- Manufacturing processes like details of finished products, the capital cost of land, and building.
- Source of water, its required quantity, and water balance.
- Land documents such as rent /lease agreement
- Industry Registration Documents
- Consent fee (as applicable)
- Balanced Sheet by a CA
- Details of installed pollution control devices
- Copy of land-related documents
- Consent fee (as applicable)
- analysis report of the trade effluent by a recognised lab
- Copy of any environmental clearance (EC)
- Any other Document specified in the application
Additional Authorisations and Licences required for setting up A Large Pulp and Paper Industry
- Environment Clearance (if applicable)
- Company Registration
- Fire NOC
- Business Registration
- Trade licence
- CGWA NOC (for abstracting groundwater)
- Waste management authorisation/ Tie-up with a TSDF Operator
Market Overview of the Large Pulp and Paper Industry
India is the 15th biggest paper manufacturer in the world and is emerging as the fastest-growing market when it comes to consumption. India is posting a 10.6% growth in per capita paper consumption since 2021, as the Indian Paper and Pulp Market was valued at 11.48 billion USD in 2021. With the current trend, the industry is expected to reach 31.41 billion USD by 2029, at a CAGR of 13.4%. Paper consumption is likely to witness 6 to 7 per cent growth annually. It could reach 30 million tonnes by FY 2026-27, primarily driven by an emphasis on education and literacy coupled with increased organised retail, according to industry body IPMA. Today the per capita consumption in India stands at around 13 kilograms. This is marginally low compared to developing and developed countries with more than 70-80 kg consumption. According to government estimates, about 590 million Indians will be residing in cities by 2030 and up to 820 million by 2050, requiring a substantial amount of paper and paper products.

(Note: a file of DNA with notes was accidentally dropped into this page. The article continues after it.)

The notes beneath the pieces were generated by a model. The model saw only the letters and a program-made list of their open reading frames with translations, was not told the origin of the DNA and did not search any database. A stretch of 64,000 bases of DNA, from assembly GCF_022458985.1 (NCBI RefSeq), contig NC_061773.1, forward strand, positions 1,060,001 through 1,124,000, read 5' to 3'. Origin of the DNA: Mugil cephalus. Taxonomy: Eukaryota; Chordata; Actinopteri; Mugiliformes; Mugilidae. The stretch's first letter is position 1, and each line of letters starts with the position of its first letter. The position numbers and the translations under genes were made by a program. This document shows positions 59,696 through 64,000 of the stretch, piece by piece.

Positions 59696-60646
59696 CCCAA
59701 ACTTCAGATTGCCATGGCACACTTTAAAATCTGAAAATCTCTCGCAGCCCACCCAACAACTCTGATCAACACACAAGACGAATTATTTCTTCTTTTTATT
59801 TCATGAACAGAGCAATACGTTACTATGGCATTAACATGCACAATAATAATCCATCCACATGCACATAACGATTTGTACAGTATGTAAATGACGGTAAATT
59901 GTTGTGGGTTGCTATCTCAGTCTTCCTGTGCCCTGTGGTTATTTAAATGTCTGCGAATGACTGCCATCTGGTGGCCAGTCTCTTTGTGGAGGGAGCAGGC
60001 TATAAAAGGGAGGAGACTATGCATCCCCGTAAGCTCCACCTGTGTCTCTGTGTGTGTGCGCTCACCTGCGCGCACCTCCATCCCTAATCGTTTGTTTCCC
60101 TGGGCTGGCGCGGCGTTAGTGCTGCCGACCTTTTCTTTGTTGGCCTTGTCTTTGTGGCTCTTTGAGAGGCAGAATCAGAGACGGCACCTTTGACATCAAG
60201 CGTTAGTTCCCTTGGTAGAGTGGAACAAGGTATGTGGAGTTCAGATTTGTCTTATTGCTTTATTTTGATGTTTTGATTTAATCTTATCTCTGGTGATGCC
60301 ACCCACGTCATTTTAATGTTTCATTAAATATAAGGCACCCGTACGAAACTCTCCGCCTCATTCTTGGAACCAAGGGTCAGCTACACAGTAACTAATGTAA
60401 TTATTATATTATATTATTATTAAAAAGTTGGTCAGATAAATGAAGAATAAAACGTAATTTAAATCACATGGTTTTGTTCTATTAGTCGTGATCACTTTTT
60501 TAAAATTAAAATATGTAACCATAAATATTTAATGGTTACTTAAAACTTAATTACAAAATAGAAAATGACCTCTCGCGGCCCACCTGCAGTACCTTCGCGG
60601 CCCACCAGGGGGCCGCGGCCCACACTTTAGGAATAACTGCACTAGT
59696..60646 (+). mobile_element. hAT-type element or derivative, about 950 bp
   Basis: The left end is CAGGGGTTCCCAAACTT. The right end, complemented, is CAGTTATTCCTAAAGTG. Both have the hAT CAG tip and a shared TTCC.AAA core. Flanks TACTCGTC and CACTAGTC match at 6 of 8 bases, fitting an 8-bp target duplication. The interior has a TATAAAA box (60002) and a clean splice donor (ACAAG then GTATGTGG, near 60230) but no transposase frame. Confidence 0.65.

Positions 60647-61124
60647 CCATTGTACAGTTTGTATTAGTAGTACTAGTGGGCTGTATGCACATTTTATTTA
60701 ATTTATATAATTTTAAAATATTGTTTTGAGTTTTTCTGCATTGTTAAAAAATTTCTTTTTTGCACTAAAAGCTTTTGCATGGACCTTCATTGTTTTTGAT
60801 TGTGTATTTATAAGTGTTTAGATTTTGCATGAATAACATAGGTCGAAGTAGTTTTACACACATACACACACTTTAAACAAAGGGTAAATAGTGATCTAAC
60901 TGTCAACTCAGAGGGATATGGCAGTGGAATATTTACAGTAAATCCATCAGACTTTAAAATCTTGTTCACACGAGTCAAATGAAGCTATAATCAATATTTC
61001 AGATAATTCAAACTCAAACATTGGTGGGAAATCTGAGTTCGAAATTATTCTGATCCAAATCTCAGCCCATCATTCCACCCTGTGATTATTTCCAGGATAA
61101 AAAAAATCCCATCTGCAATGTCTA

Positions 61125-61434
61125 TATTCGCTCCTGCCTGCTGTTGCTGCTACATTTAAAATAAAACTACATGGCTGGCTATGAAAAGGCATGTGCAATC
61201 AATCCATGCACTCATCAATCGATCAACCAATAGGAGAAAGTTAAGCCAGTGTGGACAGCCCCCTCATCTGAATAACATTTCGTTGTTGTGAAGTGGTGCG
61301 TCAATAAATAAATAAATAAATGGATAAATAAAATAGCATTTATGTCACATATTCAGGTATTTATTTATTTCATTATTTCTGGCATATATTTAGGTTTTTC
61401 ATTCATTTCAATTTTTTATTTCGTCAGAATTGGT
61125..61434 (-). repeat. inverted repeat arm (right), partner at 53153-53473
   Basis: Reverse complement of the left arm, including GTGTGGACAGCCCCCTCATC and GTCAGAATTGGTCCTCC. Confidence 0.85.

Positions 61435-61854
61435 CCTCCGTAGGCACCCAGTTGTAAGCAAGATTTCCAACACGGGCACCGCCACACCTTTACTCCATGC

Scope of Large Pulp and Paper Industry
The paper industry has immense potential for growth in India as the per capita consumption globally is one of the lowest but gradually increasing. The domestic consumption of paper is over 16 million tons per annum. Over 2 million tons per annum are being imported from other nations. By 2025-26, domestic consumption is projected to surpass 23.50 million tons per annum under the baseline scenario, as per some projections.
Export Potential: India is one of the leading producers and exporters of paper products. India exports A4 copies, wood-free, MG varieties, and large-quality converted products like books, magazines, stationery items, calendars, children's playbooks and comics etc., to countries like the Middle East, Eastern Europe, South-eastern countries and the USA.